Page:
* The shift beyond fossil fuels and nuclear power toward renewable energy, efficiency, re-use, re-manufacturing, recycling and better process controls will continue its double digit growth of 2006-07. The drivers: Institutional investors (including the UN Principles of Responsible Investing with $8 trillion of assets; the Carbon Disclosure Project with $31 trillion of assets, and CERES) and others including concerned shareholders, SRI mutual funds, labor unions, employees, citizens and consumers, as well as global civic groups such as those of the World Social Forum and socially-responsible business organizations from the UN Global Compact to Brasil's Instituto Ethos (on whose board I am honored to serve). In Europe and most countries the shifts will be led by governments reducing the $235 billion of current subsidies to fossil fuels and the billions more subsidies to nuclear power. In the USA the shifts will still be led by the private sector and by state and local governments. The last holdout in the world with its for-profit medical system, the US will gradually have moved to a more efficient, tax-based, single-payer national health insurance system, such as used in every other major advanced democracy. Most of these countries enjoy similar or better outcomes at half the US cost of 16 percent of GDP. Business leaders will continue to spearhead this change, so as to remain competitive with other global companies enjoying tax-supported medical insurance. As GDP national accounts are corrected to deduct social and environmental costs and add infrastructure, education and health into new asset accounts, voters will see the benefits of these tax-supported, public investments and the avoided costs (i.e. real, calculatable benefits) they deliver to both public and private sectors.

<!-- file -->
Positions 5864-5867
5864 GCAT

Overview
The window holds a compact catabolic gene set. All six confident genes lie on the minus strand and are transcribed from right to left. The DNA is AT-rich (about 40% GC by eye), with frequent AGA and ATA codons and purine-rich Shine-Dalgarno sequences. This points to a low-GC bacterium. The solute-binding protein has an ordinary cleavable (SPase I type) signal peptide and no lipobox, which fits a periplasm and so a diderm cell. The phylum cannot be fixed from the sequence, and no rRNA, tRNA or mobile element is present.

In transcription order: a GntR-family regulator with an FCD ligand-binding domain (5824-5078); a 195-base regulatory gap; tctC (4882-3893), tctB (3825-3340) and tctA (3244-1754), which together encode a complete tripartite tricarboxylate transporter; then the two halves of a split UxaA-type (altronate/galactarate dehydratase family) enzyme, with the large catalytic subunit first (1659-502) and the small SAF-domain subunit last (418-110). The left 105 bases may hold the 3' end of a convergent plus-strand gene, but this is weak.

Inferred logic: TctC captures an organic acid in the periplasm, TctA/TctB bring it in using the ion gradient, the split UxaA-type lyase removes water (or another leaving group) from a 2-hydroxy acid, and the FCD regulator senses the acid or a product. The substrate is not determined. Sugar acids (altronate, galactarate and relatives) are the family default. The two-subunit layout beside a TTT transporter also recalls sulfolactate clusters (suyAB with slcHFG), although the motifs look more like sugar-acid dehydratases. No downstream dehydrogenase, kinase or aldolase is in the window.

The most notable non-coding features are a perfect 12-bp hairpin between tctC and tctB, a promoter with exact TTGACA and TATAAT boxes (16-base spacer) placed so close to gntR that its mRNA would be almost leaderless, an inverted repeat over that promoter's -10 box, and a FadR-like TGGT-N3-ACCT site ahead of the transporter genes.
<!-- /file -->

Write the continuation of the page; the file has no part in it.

Of course, I also see plenty of worrying counter-trends, from those global problems already mentioned to the consequences of money corrupting politics and democracy, the dearth of visionary leadership, global mediocracy and monopoly over the public airwaves. Yet we have all the tools we need to make the transition to global sustainability. The planet is holding up a mirror to humanity and we are slowly learning that our values must change to reflect planetary realities. Stress has always been evolution's tool. We humans have three main resources to develop ourselves and our societies: information, matter and energy. As we move deeper into the Information Age, we know that information, knowledge and wisdom control how efficiently we use matter and energy. Globalization since the 1980s has ridden on the slogans of "market reforms": privatization, open borders, free trade and $1.5 trillion of daily currency trading - overwhelming the efforts of even the democratically-elected governments to manage their domestic economies. This led to the race to the bottom that began to reverse itself in the ensuing decades. The new mantra became "reform markets!" The new global financial architecture and prudential regulation called for in the meltdowns of the 1990s, was slowly enacted in the first two decades of our new century. More ethical markets and cleaner, greener economies are already going mainstream. In a planetary perspective, all human self-interests are similar. Morality has become pragmatic!